The NX2000 calipers have a larger piston (1.94 inches in diameter, vs. 1.81 inches, for about 15 percent more surface area.) for increased clamping force and reduced pedal effort compared to the SE-R calipers.
We used a set of Autospecialty remanufactured calipers for this swap. One of our main reasons for using the Autospecialty calipers was the fact that they plate their calipers with yellow-colored zinc plating instead of leaving them bare cast iron like many remanufacturers do. While leaving the cast iron caliper body bare doesn't hurt performance, the calipers look awful when they rust--something they start to do almost immediately. When we picked up the calipers, we were surprised to see that they were not plated--or even remanufactured. It seems that Autospecialty just started remanufacturing NX2000 calipers, and since you can't remanufacture calipers if you don't have any cores, they only had brand-new calipers in stock (though they were being sold and priced as remanufactured). Lucky us.
Cross drilling, slotting, etc.
Cross drilling or slotting rotors is a common technique for racing or high-performance street rotors, and there is a fair amount of debate over which is better. Done properly, cross drilling increases the surface area of the rotor, improving its ability to cool. Cross drilling also reduces the mass of the rotor, reducing the amount of heat the rotor can absorb. How effective cross drilling is depends on which is more important, the ability to quickly cool between stops, or the ability to absorb heat from a single stop.
Though cross drilling increases the overall surface area, it reduces swept area, or the surface area that the pads actually contact. Depending on the types of pads, this can sometimes be offset by the extra "grab" the pads get as they encounter the edge of a hole. Cross drilling also lets gasses escape from between the pad and rotor.
Cross drilling also lets gasses escape from between the pad and rotor. Under certain conditions of heavy braking, some of the resins in the pad can vaporize and get between the pad and rotor, making the pad float on a cushion of air, and reducing braking force to virtually nothing. This is called green fade, since it usually happens on new or "green" pads. Unfortunately, since pads used on the street can stay green for months if the car is not driven hard, green fade can strike the first time the brakes are used severely.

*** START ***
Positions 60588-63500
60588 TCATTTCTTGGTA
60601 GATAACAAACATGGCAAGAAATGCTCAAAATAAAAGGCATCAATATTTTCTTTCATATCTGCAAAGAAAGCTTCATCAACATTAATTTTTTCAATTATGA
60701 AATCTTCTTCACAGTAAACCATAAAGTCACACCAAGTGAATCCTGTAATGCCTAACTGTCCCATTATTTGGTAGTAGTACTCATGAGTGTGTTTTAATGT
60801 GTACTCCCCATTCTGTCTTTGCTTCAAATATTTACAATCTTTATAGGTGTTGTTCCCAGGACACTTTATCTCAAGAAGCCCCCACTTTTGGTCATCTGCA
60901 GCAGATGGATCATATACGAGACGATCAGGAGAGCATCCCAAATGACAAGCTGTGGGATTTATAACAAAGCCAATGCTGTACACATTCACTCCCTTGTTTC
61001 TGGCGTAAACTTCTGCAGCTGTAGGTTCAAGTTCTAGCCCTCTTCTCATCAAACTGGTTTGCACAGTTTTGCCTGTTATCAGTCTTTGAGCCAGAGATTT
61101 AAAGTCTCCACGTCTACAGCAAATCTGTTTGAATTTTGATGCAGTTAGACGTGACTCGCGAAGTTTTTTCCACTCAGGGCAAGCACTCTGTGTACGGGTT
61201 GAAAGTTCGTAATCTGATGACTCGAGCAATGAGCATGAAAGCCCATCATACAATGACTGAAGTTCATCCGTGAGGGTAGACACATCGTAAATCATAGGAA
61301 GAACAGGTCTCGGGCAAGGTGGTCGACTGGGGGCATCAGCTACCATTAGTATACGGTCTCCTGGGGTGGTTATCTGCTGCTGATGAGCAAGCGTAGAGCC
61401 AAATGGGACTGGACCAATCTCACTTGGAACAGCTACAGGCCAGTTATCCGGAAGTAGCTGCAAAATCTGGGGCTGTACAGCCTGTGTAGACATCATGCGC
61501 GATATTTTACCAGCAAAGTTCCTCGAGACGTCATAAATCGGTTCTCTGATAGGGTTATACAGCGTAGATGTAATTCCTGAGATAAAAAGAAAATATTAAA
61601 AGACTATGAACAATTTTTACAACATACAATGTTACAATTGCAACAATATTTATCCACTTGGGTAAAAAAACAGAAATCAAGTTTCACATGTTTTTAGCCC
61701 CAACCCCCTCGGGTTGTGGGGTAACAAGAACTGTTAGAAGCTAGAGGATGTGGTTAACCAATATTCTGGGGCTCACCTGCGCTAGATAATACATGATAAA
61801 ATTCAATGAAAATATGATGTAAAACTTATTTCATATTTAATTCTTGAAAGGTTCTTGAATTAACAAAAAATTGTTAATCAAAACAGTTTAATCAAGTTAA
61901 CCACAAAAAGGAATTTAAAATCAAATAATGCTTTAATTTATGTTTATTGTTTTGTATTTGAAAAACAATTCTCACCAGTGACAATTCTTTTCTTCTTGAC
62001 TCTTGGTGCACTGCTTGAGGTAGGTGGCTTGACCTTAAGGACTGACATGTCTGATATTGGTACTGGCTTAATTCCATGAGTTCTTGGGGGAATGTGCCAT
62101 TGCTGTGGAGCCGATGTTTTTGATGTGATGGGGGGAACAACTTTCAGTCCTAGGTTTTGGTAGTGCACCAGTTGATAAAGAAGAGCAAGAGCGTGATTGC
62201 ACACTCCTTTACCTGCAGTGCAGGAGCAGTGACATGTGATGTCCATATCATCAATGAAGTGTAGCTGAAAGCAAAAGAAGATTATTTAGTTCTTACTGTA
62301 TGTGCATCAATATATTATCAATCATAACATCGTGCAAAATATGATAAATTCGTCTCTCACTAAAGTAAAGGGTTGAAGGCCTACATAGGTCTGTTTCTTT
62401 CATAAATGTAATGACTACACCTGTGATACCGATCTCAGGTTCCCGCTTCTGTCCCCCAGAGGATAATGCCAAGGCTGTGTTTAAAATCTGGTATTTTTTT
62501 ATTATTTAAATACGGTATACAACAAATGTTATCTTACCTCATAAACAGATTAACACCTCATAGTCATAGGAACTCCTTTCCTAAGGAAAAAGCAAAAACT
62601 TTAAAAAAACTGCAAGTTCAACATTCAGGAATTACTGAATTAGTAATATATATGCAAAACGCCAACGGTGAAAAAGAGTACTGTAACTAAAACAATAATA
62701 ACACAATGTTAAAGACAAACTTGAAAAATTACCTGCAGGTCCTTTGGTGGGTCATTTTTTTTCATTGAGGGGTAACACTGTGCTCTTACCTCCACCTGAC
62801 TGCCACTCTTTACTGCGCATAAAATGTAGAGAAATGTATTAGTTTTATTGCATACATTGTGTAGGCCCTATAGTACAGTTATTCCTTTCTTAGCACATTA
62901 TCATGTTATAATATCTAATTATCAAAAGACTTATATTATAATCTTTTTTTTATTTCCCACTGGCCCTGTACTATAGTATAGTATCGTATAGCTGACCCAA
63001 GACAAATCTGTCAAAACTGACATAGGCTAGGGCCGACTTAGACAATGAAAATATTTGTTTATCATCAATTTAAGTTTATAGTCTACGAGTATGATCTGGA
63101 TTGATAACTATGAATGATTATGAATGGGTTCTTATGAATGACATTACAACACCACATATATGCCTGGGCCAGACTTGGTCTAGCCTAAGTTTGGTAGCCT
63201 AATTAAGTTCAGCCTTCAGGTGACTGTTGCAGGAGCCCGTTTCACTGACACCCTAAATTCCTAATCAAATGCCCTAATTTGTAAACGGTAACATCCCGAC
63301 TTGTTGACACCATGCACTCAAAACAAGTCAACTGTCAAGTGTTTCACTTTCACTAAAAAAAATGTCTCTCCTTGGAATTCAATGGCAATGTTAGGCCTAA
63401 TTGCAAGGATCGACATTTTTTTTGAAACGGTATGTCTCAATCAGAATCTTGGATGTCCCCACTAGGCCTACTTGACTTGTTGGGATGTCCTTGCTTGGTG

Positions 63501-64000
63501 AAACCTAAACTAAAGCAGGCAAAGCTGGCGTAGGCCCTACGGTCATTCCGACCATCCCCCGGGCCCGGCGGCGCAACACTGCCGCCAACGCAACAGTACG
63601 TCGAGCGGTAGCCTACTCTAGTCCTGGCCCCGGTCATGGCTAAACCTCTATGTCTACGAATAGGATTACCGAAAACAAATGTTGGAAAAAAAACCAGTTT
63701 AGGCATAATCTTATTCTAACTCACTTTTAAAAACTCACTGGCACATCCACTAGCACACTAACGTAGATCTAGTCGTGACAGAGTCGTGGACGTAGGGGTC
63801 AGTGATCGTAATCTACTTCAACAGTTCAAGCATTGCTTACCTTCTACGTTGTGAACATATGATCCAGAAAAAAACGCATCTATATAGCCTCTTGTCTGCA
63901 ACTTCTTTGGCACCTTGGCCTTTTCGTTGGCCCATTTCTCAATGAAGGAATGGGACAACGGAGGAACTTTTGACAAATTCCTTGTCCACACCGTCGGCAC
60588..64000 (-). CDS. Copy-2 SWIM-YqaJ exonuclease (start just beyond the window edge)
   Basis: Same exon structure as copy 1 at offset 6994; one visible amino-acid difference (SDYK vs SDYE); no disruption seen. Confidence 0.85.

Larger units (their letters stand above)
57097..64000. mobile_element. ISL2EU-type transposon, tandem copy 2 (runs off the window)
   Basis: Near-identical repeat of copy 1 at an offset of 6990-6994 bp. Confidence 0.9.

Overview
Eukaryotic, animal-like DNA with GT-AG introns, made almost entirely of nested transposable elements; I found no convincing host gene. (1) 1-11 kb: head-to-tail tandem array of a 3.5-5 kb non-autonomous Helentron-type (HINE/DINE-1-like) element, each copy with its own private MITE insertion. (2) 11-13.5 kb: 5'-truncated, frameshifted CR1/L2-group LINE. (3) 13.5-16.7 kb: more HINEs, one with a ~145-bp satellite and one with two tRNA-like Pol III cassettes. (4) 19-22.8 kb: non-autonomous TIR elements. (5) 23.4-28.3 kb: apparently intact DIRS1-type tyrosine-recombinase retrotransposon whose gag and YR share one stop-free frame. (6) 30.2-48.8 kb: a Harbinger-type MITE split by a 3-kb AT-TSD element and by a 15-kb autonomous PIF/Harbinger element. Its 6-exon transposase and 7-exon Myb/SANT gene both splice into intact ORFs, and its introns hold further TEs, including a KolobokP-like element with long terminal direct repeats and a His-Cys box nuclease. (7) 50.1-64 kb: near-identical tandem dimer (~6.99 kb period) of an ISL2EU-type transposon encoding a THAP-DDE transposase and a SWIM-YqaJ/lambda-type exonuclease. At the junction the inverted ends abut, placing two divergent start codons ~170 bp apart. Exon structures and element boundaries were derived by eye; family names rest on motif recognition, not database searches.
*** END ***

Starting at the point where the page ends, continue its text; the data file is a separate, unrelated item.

Cross drilling on a vented rotor allows these gasses to escape into the vent. Cross drilling on a non-vented rotor allows the gasses to escape into the hole where it is trapped until the hole is carried past the edge of the pad. Though green fade can still happen with cross-drilled rotors, it is far less severe. Slotting will also help reduce green fade, though how effectively it does so depends on how many slots there are and how they are designed.
Besides the reduction in mass, the other drawback to cross-drilled rotors is increased susceptibility to cracking. Any inconsistency in the surface of a highly stressed object will increase both the stress in that area and the possibility of a fracture developing there. A hole certainly counts as an inconsistency in the surface, as does a slot. In general, a hole causes a larger stress riser than a slot, but both must be designed and machined with care. Chamfering, or better yet radiusing the edges of a hole can greatly reduce the possibility of cracking, and for that reason, every reputable manufacturer of cross drilled rotors chamfers or radiuses their holes.
Take a look at rotors on a race car and you can find holes, slots, neither, or even both. The quantity and placement of the holes or slots also varies. The difference can be based on class rules, track conditions, or even driving style, but the variety just proves that neither solution is always better.
Since our brake upgrade would significantly increase rotor mass, we felt cross drilling would be the better solution in this case. The mass reduction from cross drilling would be more than offset by the larger overall size of the rotor (the 13-pound rotor weight mentioned easier was actually for a cross drilled rotor). We used Power Stop cross drilled rotors on both the front and the rear. Since Power Stop is actually a division of Autospecialty, one of the world's largest brake parts distributors, their experience with the failure modes of stock brake parts under extreme use should give them the experience to design cross-drilled rotors that are safe from the common types of abuse.
Brake pads are critical, of course, since they actually apply the braking force. The coefficient of friction of the pads determines how much force is applied for a given pressure. Besides the simple, stickier-is-better factor, brake pads have to be able to behave consistently over a large range of temperatures, and last a reasonably long time. If they're for a street car, they also have to be able to work well when wet, work quietly, and produce as little dust as possible.